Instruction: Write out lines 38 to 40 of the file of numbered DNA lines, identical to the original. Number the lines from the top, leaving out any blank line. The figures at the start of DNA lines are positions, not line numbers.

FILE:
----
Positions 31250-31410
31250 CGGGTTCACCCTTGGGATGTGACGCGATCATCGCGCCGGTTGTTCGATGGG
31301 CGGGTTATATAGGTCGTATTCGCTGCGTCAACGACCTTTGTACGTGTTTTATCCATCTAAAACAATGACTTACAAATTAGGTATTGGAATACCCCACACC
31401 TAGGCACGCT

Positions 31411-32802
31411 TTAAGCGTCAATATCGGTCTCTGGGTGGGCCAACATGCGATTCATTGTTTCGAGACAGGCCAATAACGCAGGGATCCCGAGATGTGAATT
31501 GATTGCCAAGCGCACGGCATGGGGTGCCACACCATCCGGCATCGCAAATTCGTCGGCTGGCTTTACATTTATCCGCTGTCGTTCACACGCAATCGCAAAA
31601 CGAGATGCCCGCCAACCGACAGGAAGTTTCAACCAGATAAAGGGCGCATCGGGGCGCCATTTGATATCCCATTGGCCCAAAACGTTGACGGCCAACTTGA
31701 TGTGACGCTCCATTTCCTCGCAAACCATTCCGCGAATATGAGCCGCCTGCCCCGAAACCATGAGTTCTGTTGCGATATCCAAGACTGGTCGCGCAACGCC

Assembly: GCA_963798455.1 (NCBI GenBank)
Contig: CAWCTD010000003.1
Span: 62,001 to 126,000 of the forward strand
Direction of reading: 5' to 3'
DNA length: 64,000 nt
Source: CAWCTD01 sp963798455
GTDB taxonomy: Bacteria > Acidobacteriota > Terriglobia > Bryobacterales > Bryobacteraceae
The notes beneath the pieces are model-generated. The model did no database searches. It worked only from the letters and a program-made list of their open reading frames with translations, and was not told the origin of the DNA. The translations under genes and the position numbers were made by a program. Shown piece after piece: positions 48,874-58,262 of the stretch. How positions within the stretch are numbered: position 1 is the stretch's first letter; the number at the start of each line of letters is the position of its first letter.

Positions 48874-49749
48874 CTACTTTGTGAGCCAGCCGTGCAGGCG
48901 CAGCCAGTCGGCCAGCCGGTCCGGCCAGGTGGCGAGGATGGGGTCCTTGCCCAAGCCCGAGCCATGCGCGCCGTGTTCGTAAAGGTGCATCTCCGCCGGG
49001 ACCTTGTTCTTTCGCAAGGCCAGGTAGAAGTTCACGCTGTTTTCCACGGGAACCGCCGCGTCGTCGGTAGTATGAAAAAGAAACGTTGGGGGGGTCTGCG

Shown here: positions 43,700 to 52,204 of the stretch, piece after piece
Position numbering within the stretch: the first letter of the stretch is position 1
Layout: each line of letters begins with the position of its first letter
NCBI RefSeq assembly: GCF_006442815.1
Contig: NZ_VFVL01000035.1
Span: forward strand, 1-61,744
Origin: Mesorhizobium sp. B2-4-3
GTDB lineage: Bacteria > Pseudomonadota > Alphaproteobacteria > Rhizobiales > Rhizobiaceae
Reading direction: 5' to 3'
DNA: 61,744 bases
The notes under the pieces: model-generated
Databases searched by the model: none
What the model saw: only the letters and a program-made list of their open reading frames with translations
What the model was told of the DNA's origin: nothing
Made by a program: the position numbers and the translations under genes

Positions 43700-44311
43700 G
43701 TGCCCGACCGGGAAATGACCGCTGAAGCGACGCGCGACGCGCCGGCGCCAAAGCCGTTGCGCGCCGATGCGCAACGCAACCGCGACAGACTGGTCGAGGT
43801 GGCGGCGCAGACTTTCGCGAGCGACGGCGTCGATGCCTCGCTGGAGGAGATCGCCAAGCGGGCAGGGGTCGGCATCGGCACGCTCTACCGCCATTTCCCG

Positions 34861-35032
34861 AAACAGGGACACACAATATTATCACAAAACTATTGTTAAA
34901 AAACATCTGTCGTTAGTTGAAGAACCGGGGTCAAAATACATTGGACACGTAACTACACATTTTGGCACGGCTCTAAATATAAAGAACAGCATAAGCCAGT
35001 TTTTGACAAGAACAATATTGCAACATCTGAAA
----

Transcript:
43700 G
43701 TGCCCGACCGGGAAATGACCGCTGAAGCGACGCGCGACGCGCCGGCGCCAAAGCCGTTGCGCGCCGATGCGCAACGCAACCGCGACAGACTGGTCGAGGT
43801 GGCGGCGCAGACTTTCGCGAGCGACGGCGTCGATGCCTCGCTGGAGGAGATCGCCAAGCGGGCAGGGGTCGGCATCGGCACGCTCTACCGCCATTTCCCG